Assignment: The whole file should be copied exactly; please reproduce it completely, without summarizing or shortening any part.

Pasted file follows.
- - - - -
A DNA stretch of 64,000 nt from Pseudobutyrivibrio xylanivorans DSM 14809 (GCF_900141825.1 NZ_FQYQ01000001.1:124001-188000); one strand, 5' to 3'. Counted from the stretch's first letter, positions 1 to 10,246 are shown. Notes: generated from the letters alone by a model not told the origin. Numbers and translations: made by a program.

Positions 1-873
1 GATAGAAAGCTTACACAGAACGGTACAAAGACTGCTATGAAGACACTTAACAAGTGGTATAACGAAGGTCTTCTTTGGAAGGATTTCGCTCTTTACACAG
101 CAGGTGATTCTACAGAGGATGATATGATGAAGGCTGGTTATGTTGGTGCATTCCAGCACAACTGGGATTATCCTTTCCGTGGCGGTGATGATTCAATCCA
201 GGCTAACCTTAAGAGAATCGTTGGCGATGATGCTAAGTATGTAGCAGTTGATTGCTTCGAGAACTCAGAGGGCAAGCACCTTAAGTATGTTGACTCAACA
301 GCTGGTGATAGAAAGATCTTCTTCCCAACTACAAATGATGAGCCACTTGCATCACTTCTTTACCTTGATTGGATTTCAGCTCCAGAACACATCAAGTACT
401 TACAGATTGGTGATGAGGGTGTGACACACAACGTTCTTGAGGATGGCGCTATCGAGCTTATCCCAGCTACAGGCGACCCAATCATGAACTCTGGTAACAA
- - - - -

A DNA stretch of 64,000 nt from Pseudobutyrivibrio xylanivorans DSM 14809 (GCF_900141825.1 NZ_FQYQ01000001.1:124001-188000); one strand, 5' to 3'. Counted from the stretch's first letter, positions 1 to 10,246 are shown. Notes: generated from the letters alone by a model not told the origin. Numbers and translations: made by a program.

Positions 1-873
1 GATAGAAAGCTTACACAGAACGGTACAAAGACTGCTATGAAGACACTTAACAAGTGGTATAACGAAGGTCTTCTTTGGAAGGATTTCGCTCTTTACACAG
101 CAGGTGATTCTACAGAGGATGATATGATGAAGGCTGGTTATGTTGGTGCATTCCAGCACAACTGGGATTATCCTTTCCGTGGCGGTGATGATTCAATCCA
201 GGCTAACCTTAAGAGAATCGTTGGCGATGATGCTAAGTATGTAGCAGTTGATTGCTTCGAGAACTCAGAGGGCAAGCACCTTAAGTATGTTGACTCAACA
301 GCTGGTGATAGAAAGATCTTCTTCCCAACTACAAATGATGAGCCACTTGCATCACTTCTTTACCTTGATTGGATTTCAGCTCCAGAACACATCAAGTACT
401 TACAGATTGGTGATGAGGGTGTGACACACAACGTTCTTGAGGATGGCGCTATCGAGCTTATCCCAGCTACAGGCGACCCAATCATGAACTCTGGTAACAA